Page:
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The Brief Illness Perception Questionnaire

The Brief Illness Perception Questionnaire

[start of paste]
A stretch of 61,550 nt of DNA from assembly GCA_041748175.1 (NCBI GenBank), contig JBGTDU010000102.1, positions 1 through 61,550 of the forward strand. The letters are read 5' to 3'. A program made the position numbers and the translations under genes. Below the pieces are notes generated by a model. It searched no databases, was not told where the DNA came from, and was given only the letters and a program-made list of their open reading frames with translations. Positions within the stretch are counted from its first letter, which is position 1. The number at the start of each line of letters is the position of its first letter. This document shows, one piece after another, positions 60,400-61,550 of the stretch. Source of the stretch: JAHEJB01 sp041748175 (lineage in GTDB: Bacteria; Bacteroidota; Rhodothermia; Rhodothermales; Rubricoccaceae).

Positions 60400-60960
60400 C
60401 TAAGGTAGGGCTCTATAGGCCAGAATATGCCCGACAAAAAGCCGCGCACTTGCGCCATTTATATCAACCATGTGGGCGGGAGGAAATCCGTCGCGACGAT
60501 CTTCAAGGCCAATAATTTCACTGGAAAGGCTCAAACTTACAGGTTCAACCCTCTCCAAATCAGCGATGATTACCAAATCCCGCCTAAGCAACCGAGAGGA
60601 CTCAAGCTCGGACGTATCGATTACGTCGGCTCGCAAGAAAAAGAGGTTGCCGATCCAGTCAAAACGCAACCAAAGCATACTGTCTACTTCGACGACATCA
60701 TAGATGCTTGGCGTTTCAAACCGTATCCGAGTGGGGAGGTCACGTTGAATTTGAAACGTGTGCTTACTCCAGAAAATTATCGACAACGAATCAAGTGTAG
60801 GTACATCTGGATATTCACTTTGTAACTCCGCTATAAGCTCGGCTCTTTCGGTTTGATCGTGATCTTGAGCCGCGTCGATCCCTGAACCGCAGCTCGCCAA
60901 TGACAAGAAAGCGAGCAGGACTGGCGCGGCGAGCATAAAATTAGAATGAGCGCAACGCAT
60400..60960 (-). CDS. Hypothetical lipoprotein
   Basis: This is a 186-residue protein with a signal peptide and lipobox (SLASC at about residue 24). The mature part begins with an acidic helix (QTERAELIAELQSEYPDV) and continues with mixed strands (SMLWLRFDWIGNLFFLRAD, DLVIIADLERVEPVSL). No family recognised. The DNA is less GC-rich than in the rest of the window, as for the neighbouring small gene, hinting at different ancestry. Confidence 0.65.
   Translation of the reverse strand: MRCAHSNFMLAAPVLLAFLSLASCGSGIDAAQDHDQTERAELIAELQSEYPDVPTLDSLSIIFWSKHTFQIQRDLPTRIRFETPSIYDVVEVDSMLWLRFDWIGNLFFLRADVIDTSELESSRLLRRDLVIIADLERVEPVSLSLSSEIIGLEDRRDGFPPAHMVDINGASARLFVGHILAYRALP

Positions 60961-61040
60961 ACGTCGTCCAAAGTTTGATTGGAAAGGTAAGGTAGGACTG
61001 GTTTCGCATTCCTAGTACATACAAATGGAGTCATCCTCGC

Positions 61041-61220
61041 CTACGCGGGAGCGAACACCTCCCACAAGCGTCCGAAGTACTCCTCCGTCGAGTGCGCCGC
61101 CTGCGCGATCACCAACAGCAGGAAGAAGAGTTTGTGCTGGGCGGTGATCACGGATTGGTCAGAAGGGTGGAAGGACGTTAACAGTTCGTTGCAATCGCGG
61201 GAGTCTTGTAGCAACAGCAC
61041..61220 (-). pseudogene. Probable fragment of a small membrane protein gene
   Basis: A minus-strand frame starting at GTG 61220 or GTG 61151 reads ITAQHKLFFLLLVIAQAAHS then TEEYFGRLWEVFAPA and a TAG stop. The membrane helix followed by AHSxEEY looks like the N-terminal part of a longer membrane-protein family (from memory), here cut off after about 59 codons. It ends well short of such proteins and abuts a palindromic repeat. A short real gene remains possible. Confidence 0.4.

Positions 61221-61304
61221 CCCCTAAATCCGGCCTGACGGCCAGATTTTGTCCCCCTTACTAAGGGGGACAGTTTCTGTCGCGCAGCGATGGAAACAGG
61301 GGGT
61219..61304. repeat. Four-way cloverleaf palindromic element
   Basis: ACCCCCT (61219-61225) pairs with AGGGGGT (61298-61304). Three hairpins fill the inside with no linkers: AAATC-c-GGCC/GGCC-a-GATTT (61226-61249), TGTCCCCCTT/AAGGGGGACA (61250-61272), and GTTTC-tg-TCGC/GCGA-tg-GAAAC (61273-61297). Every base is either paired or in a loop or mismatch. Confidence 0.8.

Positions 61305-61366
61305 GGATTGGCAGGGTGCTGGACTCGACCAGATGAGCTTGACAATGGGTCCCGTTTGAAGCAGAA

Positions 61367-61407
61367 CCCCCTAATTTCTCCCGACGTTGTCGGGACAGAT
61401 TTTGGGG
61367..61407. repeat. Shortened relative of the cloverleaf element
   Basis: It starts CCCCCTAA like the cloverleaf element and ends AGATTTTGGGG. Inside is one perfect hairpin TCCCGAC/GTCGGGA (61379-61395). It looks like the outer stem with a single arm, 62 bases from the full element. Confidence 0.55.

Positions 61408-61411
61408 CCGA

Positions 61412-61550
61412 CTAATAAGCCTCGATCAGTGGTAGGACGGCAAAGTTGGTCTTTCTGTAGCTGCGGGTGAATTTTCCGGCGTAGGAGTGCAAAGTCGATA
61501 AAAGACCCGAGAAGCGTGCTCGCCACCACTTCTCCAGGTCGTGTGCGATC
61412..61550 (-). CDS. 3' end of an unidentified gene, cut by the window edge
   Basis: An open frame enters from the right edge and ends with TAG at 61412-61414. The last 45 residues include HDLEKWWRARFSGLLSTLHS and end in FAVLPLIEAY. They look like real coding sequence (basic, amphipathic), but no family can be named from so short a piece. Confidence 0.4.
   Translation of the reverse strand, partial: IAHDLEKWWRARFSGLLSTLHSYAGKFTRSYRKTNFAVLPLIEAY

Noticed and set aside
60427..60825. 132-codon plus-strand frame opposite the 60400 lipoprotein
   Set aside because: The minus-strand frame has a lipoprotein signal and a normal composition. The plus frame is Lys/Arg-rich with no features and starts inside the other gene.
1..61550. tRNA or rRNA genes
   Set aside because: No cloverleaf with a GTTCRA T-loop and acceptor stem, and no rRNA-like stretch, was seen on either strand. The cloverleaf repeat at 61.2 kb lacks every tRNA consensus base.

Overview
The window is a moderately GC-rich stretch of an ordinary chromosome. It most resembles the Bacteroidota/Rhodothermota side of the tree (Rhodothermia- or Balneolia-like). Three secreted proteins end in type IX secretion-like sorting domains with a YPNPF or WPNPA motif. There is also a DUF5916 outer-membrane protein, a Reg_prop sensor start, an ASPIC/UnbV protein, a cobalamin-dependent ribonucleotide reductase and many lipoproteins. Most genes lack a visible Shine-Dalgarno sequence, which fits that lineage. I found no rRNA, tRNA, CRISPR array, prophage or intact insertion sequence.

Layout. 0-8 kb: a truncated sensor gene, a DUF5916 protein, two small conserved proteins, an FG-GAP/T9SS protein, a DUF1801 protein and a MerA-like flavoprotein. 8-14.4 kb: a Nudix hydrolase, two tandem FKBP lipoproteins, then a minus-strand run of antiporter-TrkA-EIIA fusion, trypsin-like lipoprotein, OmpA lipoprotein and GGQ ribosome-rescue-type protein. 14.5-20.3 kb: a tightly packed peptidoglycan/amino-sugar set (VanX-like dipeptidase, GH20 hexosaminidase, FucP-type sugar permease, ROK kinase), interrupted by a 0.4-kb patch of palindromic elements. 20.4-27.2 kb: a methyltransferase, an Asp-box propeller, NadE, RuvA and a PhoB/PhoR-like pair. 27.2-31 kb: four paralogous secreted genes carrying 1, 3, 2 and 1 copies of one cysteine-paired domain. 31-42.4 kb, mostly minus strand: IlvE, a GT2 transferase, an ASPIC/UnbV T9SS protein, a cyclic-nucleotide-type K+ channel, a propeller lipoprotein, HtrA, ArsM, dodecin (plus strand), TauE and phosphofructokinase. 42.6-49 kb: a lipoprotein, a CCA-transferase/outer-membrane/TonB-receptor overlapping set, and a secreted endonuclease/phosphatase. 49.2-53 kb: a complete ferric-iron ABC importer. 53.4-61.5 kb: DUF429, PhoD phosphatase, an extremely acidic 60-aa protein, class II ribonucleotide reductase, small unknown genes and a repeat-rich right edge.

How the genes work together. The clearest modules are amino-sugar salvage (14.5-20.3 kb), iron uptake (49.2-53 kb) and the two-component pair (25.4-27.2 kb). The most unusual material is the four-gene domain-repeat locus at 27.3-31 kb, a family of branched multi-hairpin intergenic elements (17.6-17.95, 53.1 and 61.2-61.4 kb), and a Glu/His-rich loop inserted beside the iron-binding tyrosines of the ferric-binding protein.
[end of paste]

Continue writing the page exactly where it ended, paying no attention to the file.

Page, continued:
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  The Brief Illness Perception Questionnaire Elizabeth Broadbent  a, 4 , Keith J. Petrie a  , Jodie Main a  , John Weinman  b a   Department of Psychological Medicine, Faculty of Medical and Health Sciences, University of Auckland, Private Bag 92019, Auckland, New Zealand   b  Health Psychology Section, Department of Psychology (at Guy’s), Institute of Psychiatry, 5th floor Thomas Guy House, London Bridge, London SE1 9RT, UK  Received 12 June 2005; received in revised form 3 October 2005; accepted 18 October 2005 AbstractObjective:  This study evaluates the Brief Illness PerceptionQuestionnaire (Brief IPQ), a nine-item scale designed to rapidlyassess the cognitive and emotional representations of illness. Methods:  We assessed the test–retest reliability of the scale in132 renal outpatients. We assessed concurrent validity bycomparing the Brief IPQ with the Illness Perception Question-naire–Revised (IPQ-R) and other relevant measures in 309 asthma,132 renal, and 119 diabetes outpatients. Predictive validity wasestablished by examining the relationship of Brief IPQ scores tooutcomes in a sample of 103 myocardial infarction (MI) patients.Discriminant validity was examined by comparing scores on theBrief IPQ between five different illness groups.  Results:  TheBrief IPQ showed good test–retest reliability and concurrent validity with relevant measures. The scale also demonstratedgood predictive validity in patients recovering from MI withindividual items being related to mental and physical functioningat 3 months’ follow-up, cardiac rehabilitation class attendance,and speed of return to work. The discriminant validity of theBrief IPQ was supported by its ability to distinguish betweendifferent illnesses.  Conclusion:  The Brief IPQ provides a rapidassessment of illness perceptions, which could be particularlyhelpful in ill populations, large-scale studies, and in repeatedmeasures research designs. D  2006 Elsevier Inc. All rights reserved.  Keywords:  Illness perceptions; Questionnaire; Reliability; Validity; Brief IPQ; Chronic illness Introduction The study of individuals’ perceptions of illness stemmedfrom research into the communication of health threats in the1960s. Leventhal et al. [1] developed the self-regulatorymodel to describe the process by which individuals respondto a perceived health threat. The model proposes that situational stimuli (such as symptoms) generate bothcognitive and emotional representations of the illness or health threat. These representations are processed in parallelthrough three stages. The individual first forms the repre-sentation of the illness or health threat, next, they adopt  behaviours to cope with this, and, lastly, they appraise theefficacy of these behaviours. The model incorporates a con-tinuous feedback loop in which the results of the appraisal process are fed back into the formation of the illness/threat representation and the adoption of coping responses.Early research identified five dimensions within thecognitive representation of illness:  identity  —the label the person uses to describe the illness and the symptoms theyview as being part of the disease;  consequences  —theexpected effects and outcome of the illness;  cause  —  personal ideas about the cause of the illness;  timeline  — how long the patient believes the illness will last; and  cureor control   —the extent to which the patient believes that they can recover from or control the illness [1,2]. Theemotional representation incorporates negative reactionssuch as fear, anger, and distress. Ongoing research over the past 30 years has demonstrated the importance of illnessrepresentations to patient behaviour  [3]. Changing patients’illness perceptions has been shown to improve recoveryfollowing myocardial infarction (MI) [4], and other self-regulatory interventions in illnesses as diverse as diabetesand AIDS have also improved patient outcomes [5].Early research investigating the content of illnessrepresentations largely involved open-ended interviews. Asknowledge has grown and Leventhal’s self-regulatory model 0022-3999/06/$ – see front matter   D  2006 Elsevier Inc. All rights reserved.doi:10.1016/j.jpsychores.2005.10.020 4  Corresponding author. Tel.: +64 9 3737599x84511; fax: +64 9 3737013.  E-mail address:  e.broadbent@auckland.ac.nz (E. Broadbent).Journal of Psychosomatic Research 60 (2006) 631–637  has become more widely used, more objective measureshave been developed. The Illness Perception Questionnaire(IPQ) [6] is a widely used multifactorial pencil-and-paper questionnaire which assesses the five cognitive illnessrepresentations on a five-point Likert scale. A revisedversion of this scale, the Illness Perception Questionnaire– Revised (IPQ-R), extended the original scale by addingmore items, splitting the control dimension into personalcontrol and treatment control, and incorporating a cyclicaltimeline dimension, an overall comprehension of illnessfactor, and an emotional representation [7].The IPQ-R has over 80 items, and in some situationssuch a long questionnaire is prohibitive. This is particularlythe case when patients are very ill or when there is limitedtime available for assessment. A shorter questionnairewould be more suitable for patients who are very ill or elderly because it would be less taxing and much quicker tocomplete. It may also be more acceptable to those who arelimited in their reading and writing ability. The shorter questionnaire offers the potential for illness percept ions to be investigated in a wider range of patient groups [8] andwould be especially useful when illness perceptions aremeasured as only one part of a larger set of psychologicalconstructs, in large population-based studies, and whenrepeated measures are taken on a frequent basis.This research aimed not only to construct a very short and simple measure of illness perceptions, but also toconstruct a measure with an alternative format to themultifactorial Likert scale approach used in the IPQ andIPQ-R. The Brief Illness Perception Questionnaire (Brief IPQ) uses a single-item scale approach to assess perceptionson a continuous linear scale. This paper assesses the psychometric properties of the Brief IPQ using samplesfrom several illness groups and investigates the value of a brief scale to assess illness perceptions. Method Scale development  The Brief IPQ has nine items and is shown in AppendixA. The items were developed by forming one question that  best summarised the items contained in each subscale of theIPQ-R. The Brief IPQ therefore has eight new items plus part of the causal scale previously used in the IPQ-R. All of the items except the causal question are rated using a 0-to-10 response scale. Five of the items assess cognitive illnessrepresentations: consequences (Item 1), timeline (Item 2), personal control (Item 3), treatment control (Item 4), andidentity (Item 5). Two of the items assess emotionalrepresentations: concern (Item 6) and emotions (Item 8).One item assesses illness comprehensibility (Item 7).Assessment of the causal representation is by an open-ended response item adapted from the IPQ-R, which asks patients to list the three most important causal factors intheir illness (Item 9). Responses to the causal item can begrouped into categories such as stress, lifestyle, hereditary,etc., determined by the particular illness studied, andcategorical analysis can then be performed.Like the IPQ and IPQ-R, the most general version of theBrief IPQ uses the word  d illness T , but it is possible to replacethis with the name of a particular illness such as diabetes or asthma. Similarly, the treatment control item uses the word d treatment  T , but this can be replaced by a particular treatment such as  d surgery T  or   d inhaler  T  if researchers areinterested in a particular treatment.  Participants Data were collected from six illness groups to evaluatethe psychometric properties of the scale: MI (  N  =103), renaldisease (  N  =132), type 2 diabetes (  N  =119), asthma(  N  =309), minor illnesses (allergies, colds, headaches)(  N  =166), and a group with chest pain undergoing stress-exercise testing prior to diagnosis (  N  =62). The MI groupwas involved in a psychological intervention trial at Auckland Hospital aimed at improving recovery, and inthese analyses only the control group was used. The renal,diabetes, and stress-exercise test groups were recruited fromoutpatient clinics at Auckland Hospital. The asthma patientswere recruited from general practitioner clinics around theUK by postal questionnaire. The minor illness group wasrecruited from undergraduate classes at The University of Texas who were asked to recall a recent illness. Patient characteristics of these samples are presented in Table 1. Results  Reliability The test–retest reliability of the Brief IPQ was assessedin renal patients attending outpatient clinics. The first questionnaire was filled in at the clinic and then follow-upquestionnaires were sent to half of the participants after 3weeksandtotheother half oftheparticipantsafter 6weeks. Table 1Characteristics of patient samples used in the validation of the Brief IPQIllness group  N  Gender (% male)Age mean(S.D.)Length of illnessmean (S.D.) yearsMyocardial infarction 103 88.3 54.7 (8.1) in hospital post-infarct Renal disease 132 70.7 58.0 (17.4) 8.8 (13.3)Type 2 diabetes 119 52.9 57.2 (13.2) 11.0 (11.1)Asthma 309 41.1 39.8 (10.1) 22.3 (13.4)Minor illnesses 166 39.8 18.4 (1.7)Allergies 65 53.3 18.75 (2.6)Colds 49 43.5 18.0 (0.5)Headaches 52 28.6 18.3 (0.9)Prediagnosis stressexercise testing62 54.8 52.3 (11.3)  E. Broadbent et al. / Journal of Psychosomatic Research 60 (2006) 631 – 637  632  Pearson correlations demonstrate that the items have goodtest–retest reliability over both time periods (see Table 2). Concurrent validity Illness Perception Questionnaire–Revised  To assess the concurrent validity of the Brief IPQ, weasked patients in the renal, diabetes, and asthma samples tocomplete both the Brief IPQ and IPQ-R (the questionnaireswere presented in alternate order between patients). Thecorrelations between the scales are presented in Table 3 andshow that the equivalent scales of the Brief IPQ and theIPQ-R are appropriately correlated.To establish the validity of the causal item, patients’answers to the Brief IPQ were compared with the causalfactors they endorsed in the IPQ-R list. The top four ratedcauses of asthma in the Brief IPQ were hereditary,respiratory virus, pollution, and allergies. These sameanswers were the most commonly endorsed causes of asthma in the IPQ-R (except allergies because it was not included in the IPQ-R). Of all causes given in response tothe Brief IPQ, 75% could be categorised within the 20 causalfactors listed in the asthma IPQ-R. In the renal sample, thetop four rated causes in the Brief IPQ were another medicalcondition or medication for it (e.g., lupus SLE or reaction toarthritis medication), diet, diabetes, and chance. These sameanswers were the highest rated causes in the IPQ-R (except other medical conditions or medication for them because it was not included in the IPQ-R), and 82% of Brief IPQanswers could be categorised into the 21 causal items listedin the IPQ-R. Self-efficacy Because the correlations between the Brief IPQ andIPQ-R personal control and treatment control subscaleswere comparatively low, further validity testing was performed on these dimensions. In social cognitive theory, perceived control is measured in terms of self-efficacy,which is an individual’s belief or level of confidence that they can successfully perform a particular task. Previousresearch with diabetes patients has shown significant moderat e correlations between self-efficacy and perceivedcontrol [9], and we expected to find similar correlations between the Brief IPQ personal control item and self-efficacy. We tested the association between the Brief IPQ personal control item and self-efficacy, using previouslyvalidated measures. These were the self-efficacy scales fromThe Knowledge, Attitude, and Self-Efficacy Asthma Ques-tionnaire [10] and The Multidimensional Diabetes Ques-tionnaire [11]. The Brief IPQ personal control item wassignificantly correlated with diabetes self-efficacy ( r  =.61,  P  b .001) and with asthma self-efficacy ( r  =.47,  P  b .001). Incomparison, the IPQ-R personal control item was not significantly correlated with diabetes self-efficacy ( r  =.26,  P  =.09) but was significantly correlated with asthma self-efficacy ( r  =.39,  P  b .001).  HbA 1c To further validate the Brief IPQ scale in type 2 diabetes patients, we tested its associations with HbA 1c , an estimateof blood glucose control over the past 3 months. Higher HbA 1c  indicates poorer metabolic control. The closest regular blood test to the date of questionnaire completionwas chosen for each patient. Previous research hasfound higher perceived control beliefs and self-efficacy to be related to better self-reported adherence to diet,medication, and exercise, as well as better metabolic control[9]. We therefore expected that higher personal control Table 2Test–retest reliability of the Brief IPQItemRenal sample3 weeks 6 weeksConsequences .70 44  .71 44 Timeline .67 44  .73 44 Personal control .63 44  .42 4 Treatment control .55 44  .70 44 Identity .65 44  .75 44 Concern .66 44  .66 44 Understanding .48 44  .61 44 Emotional response .65 44  .72 444  P  b .01. 44  P  b .001.Table 3Pearson correlations between the Brief IPQ and the IPQ-R Brief IPQIPQ-R Identity Timeline Consequences Personal control Treatment control Concern Emotional response CoherenceIdentity .48 444  .10 .46 444   .01 .01 .31 444  .29 444  .08Timeline .19 444  . 53 444  .30 444   .18 444  .06 .24 444  .10 4  .12 4 Timeline cyclical .34 444  .01 .17 444   .03   .02 .07 .21 444   .10 4 Consequences .40 444  .18 444  .62 444   .22 444   .08 4  .54 444  .47 444  .08Personal control   .08 .03   .06 .33 444  .22 444  .01   .07 .14 444 Treatment control   .14 444   .08   .18 444  .34 444  .32 444   .16 444   .16 444  .10 4 Emotional representation .27 444  .03 .42 444   .24 444   .12 4  .49 444  .63 444   .02Illness coherence   .04 .12 44   .04 .23 444  .24 444   .05   .13 44  . 46 4444  P  b .05. 44  P  b .01. 444  P  b .001.  E. Broadbent et al. / Journal of Psychosomatic Research 60 (2006) 631 – 637   633   beliefs measured by the Brief IPQ would also be associatedwith better metabolic control. Because HbA 1c  was signifi-cantly correlated with the duration of diabetes ( r  =.33,  P  =.001), we conducted partial correlations controlling for length of illness.The partial correlations indicate that, as hypothesised,higher personal control measured by the Brief IPQ wasassociated with lower HbA 1c , which indicates better metabolic control ( r  =  .30,  P  b .01). Also in line with previous research [9], higher identity beliefs measured bythe Brief IPQ were associated with poorer metabolic control( r  =.25,  P  b .05). In addition, higher treatment control beliefswere associated with poorer metabolic control ( r  =.21,  P  b .05). There were no significant correlations with theother items. In contrast, HbA 1c  was not significantlycorrelated with the IPQ-R identity ( r  =.10,  P  =.37), treatment ( r  =.18,  P  =.09), or personal control ( r  =.02,  P  =.86) scales.  Asthma morbidity and beliefs about medication In the asthma sample, we investigated how the Brief  IPQwas related to the Jones Asthma Morbidity Index [12] and the Beliefs about Medicines Questionnaire [13]. In previousstudies, we have found that illness r epresentations areassociated with medication beliefs [14] and we expectedthat the Brief IPQ would display similar patterns to thosefound previously with the IPQ-R. We expected that poorer  perceptions would be associated with higher asthma morbid-ity. The correlations with the Brief IPQ displayed logicalrelationships that confirmed these hypotheses and weresimilartothecorrelationsfoundwiththeIPQ-R(seeTable4).  Predictive validity We investigated whether the Brief IPQ predicted anumber of key outcomes following MI. A multivariateanalysis of variance found that those who attendedrehabilitation classes had a higher identity score at hospitaldischarge (mean=3.37, S.E.=.47) than nonattendees(mean=1.67, S.E.=.59) [  F  (39,1)=5.11,  P  =.03]. We alsofound that slower return to work was significantly asso-ciated with higher concern ( r  =.43;  P  =.03) and with higher treatment control beliefs ( r  =.44;  P  =.03). The Brief IPQ at discharge also predicted cardiac anxiety measured by theCardiac Anxiety Questionnaire [15] and quality of life measured by the Seattle Angina Questionnaire [16] and the SF-36 vitality and mental health scales [17] (only these partsof the SF-36 were used) 3 months after the MI. Theseassociations are shown in Table 5. Table 4Correlations between Illness Perception Scales, the Jones Asthma Morbidity Index, and the Beliefs About Medication Questionnaire (BMQ) in an asthmasampleJones Asthma Morbidity Index BMQ necessity BMQ concernsBrief IPQ IPQ-R Brief IPQ IPQ-R Brief IPQ IPQ-R Consequences .39 444  .37 444  .46 444  .46 444  .13 4  .28 444 Timeline .02 .11 .24 444  .39 444   .09   .11Personal control   .18 44   .10   .13 4   .11   .24 444   .08Treatment control   .13 4   .16 44  .12 4   .03   .35 444   .33 444 Identity .42 444  .28 444  .34 444  .26 444  .08 .25 444 Concern .32 444  .40 444  .29 444 Understanding   .09   .08 .13 4  .02   .26 444   .35 444 Emotional response .25 444  .32 444  .34 444  .34 444  .26 444  .35 4444  P  b .05. 44  P  b .01. 444  P  b .001.Table 5Associations between the Brief IPQ and 3-month outcomes in myocardial infarction patientsCardiac AnxietyQuestionnairetotal scoreSF36 Seattle Angina Questionnaire a  VitalityMentalhealthPhysicallimitationAnginafrequencyAnginastabilityTreatment satisfactionDisease perceptionConsequences .33 4   .52 444   .58 444   .11 .09   .13   .20   .27Timeline   .08   .09 .10 .24 .18   .30   .04 .04Personal control   .09 .12 .11 .07   .05 .36 4  .08 .01Treatment control   .02 .20 .24 .17   .21 .08 .25 .09Identity .36 4   .45 44   .45 44   .50 444   .36 4   .08   .05   .34 4 Concern .36 4   .32 4   .46 44   .36 4   .24 .29   .04   .38 4 Understanding   .21 .39 4  .20 .25 .03 .16 .40 4  .33 4 Emotional response .47 44   .21   .45 44   .32 4   .06 .01   .05   .45 44 a  Higher scores on the Seattle Angina Questionnaire indicate better functioning. 4  P  b .05. 44  P  b .01. 444  P  b .001.  E. Broadbent et al. / Journal of Psychosomatic Research 60 (2006) 631 – 637  634   Discriminant validity To assess the extent to which the Brief IPQ coulddistinguish between different illnesses, we compared meanscores across people with diabetes, asthma, colds, MI patients prior to discharge, and prediagnosis chest pain patientsawaiting stress-exercise testing. Each of these illnesses variesin presentation, chronicity, effects on patients lives, andmanageability, and the chest pain group has no formaldiagnosis. We were interested in whether the Brief IPQcould identify distinct patient beliefs in these groups. A seriesof one-way ANOVA with Scheffe post hoc tests showedsignificant differences between illnesses as indicated inTable 6. The differences were in line with expectations. For example, those with chronic illnesses (asthma and diabetes)had much longer timeline perceptions than all of those in theother illness groups, and MI patients had longer timeline perceptions than the colds and prediagnosis groups. Patientswith the greatest control beliefs both in terms of personalcontrolandtreatmentcontrolwerethehospitalisedMIpatientswho were at the time receiving new medical and surgicaltreatments as well as lifestyle advice. Patients with the lowest control beliefs were those with colds (a virus for whichantibiotics are ineffective) and those who were not yet diag-nosed and therefore had no information on appropriate be-haviours or treatments. In terms of emotional representations,as would be expected, people with colds were the least con-cerned, while those with diabetes, an illness with potentiallysevere long-term complications, were the most concerned. Discussion This paper reports the psychometric properties of a newnine-item scale, the Brief IPQ. The scale measures patients’cognitive and emotional representations of their illnessincludingconsequences,timeline,personalcontrol,treatment control, identity, coherence, concern, emotional response,and causes. The Brief IPQ allows very simple interpretationof scores: increases in item scores represent linear increasesin the dimension measured. Results indicate that the Brief IPQ has good test–retest reliability, and there are moderateto good associations between the Brief IPQ and the IPQ-R on all the equivalent dimensions. The lowest associationsare between the control dimensions. Measuring control perceptions on a single-item scale corresponds with thetraditional measurement of self-efficacy strength (percent-age confidence that one can perform a behaviour) [18].Support for the validity of the Brief IPQ personal controlitem is provided by its association with self-efficacy.Furthermore, diabetes patients’ blood glucose control wasassociated with the Brief IPQ personal control, treatment control, and identity items. Overall, the pattern between theBrief IPQ and the IPQ-R is fairly comparable, but perhaps inthe control area the more direct and straightforwardapproach of the Brief IPQ may have an advantage.The causal question in the Brief IPQ identified thesame top-rating causal factors as did the IPQ-R in bothasthma and renal samples. This is in line with a recent systematic review that found no differences betweenstudies that measured experimenter-generated causal beliefsandstudiesthatmeasuredrespondent-generatedcausalbeliefs[19]. It is of note that not all the responses to the Brief IPQcausal question could be categorised into the items listed inthe IPQ-R. This highlights the advantage of the open-endedcausal question in the Brief IPQ to identify causal beliefs that are not listed, for example, allergies in the asthma population.The method of analysing the causal dimension in theBrief IPQ is likely to depend on the aims of the study. Insome cases, it may be best to analyse only the first-rankedcause, and in other cases it may be better to include all threeof the causes generated by patients. Another method may beto categorise answers into groups that fit the particular illness, such as risk factors for MI that cannot be changed(e.g., hereditary, ageing) and risk factors that can bechanged (e.g., diet, lack of exercise). In large datasets, wesuggest that researchers first look at a sample of responses tothe causal question to work out the appropriate range of causal categories. Data can be coded into these categories,which, if required, can be later collapsed into smaller clusters of causal beliefs.The Brief IPQ demonstrated good predictive validity in patients recovering from MI. The consequences, identity,concern, understanding, and emotional response at dischargewere all fairly consistently related to mental and physicalfunctioning at 3 months’ follow-up. Identity also predicted Table 6Brief IPQ mean scores (S.D.) in diabetes, asthma, colds, prediagnosis, and MIDiabetes Asthma Colds MI (discharge) Prediagnosis  F  Consequences 4.7 (2.9) a  3.5 (2.3) a,b 3.8 (2.2) 4.1 (2.8) 4.6 (2.6)  b 6.6 4 Timeline 9.2 (1.9) a,b,c 8.8 (2.2) d,e,f  5.4 (3.1) a,d,g 7.2 (3.1) c,f,g,h 4.5 (3.0)  b,e,h 67.7 4 Personal control 6.7 (2.3) a,b 6.7 (2.4) c,d 4.7 (2.5) a,c,e 7.7 (1.7) e,f  5.2 (2.8)  b,d,f  15.2 4 Treatment control 8.0 (2.3) a,b 7.9 (2.0) c,d 5.5 (2.9) a,c,e 8.8 (1.2) e,f  5.3 (2.8)  b,d,f  32.7 4 Identity 4.6 (2.8) a  4.5 (2.3)  b 4.5 (2.4) 3.1 (2.6) a,b,c 5.1 (2.5) c 4.7 4 Concern 7.0 (3.1) a,b 4.6 (2.8) a,c,d,e 2.5 (2.5)  b,c,f,g 6.2 (3.4) e,g 6.0 (3.0) d,f  28.3 4 Understanding 7.9 (2.3) a,b,c 6.5 (2.6) a,d 6.4 (2.7)  b 8.0 (2.2) d,e 6.1 (2.9) c,e 11.6 4 Emotional response 4.3 (3.3) a  3.3 (2.9) a,b 3.8 (2.9) 4.2 (3.1) 5.2 (2.8)  b 7.4 4 Superscripts (a, b, etc.) denote pairs of groups different at .05 level Scheffe test. 4  P  b .001.  E. Broadbent et al. / Journal of Psychosomatic Research 60 (2006) 631 – 637   635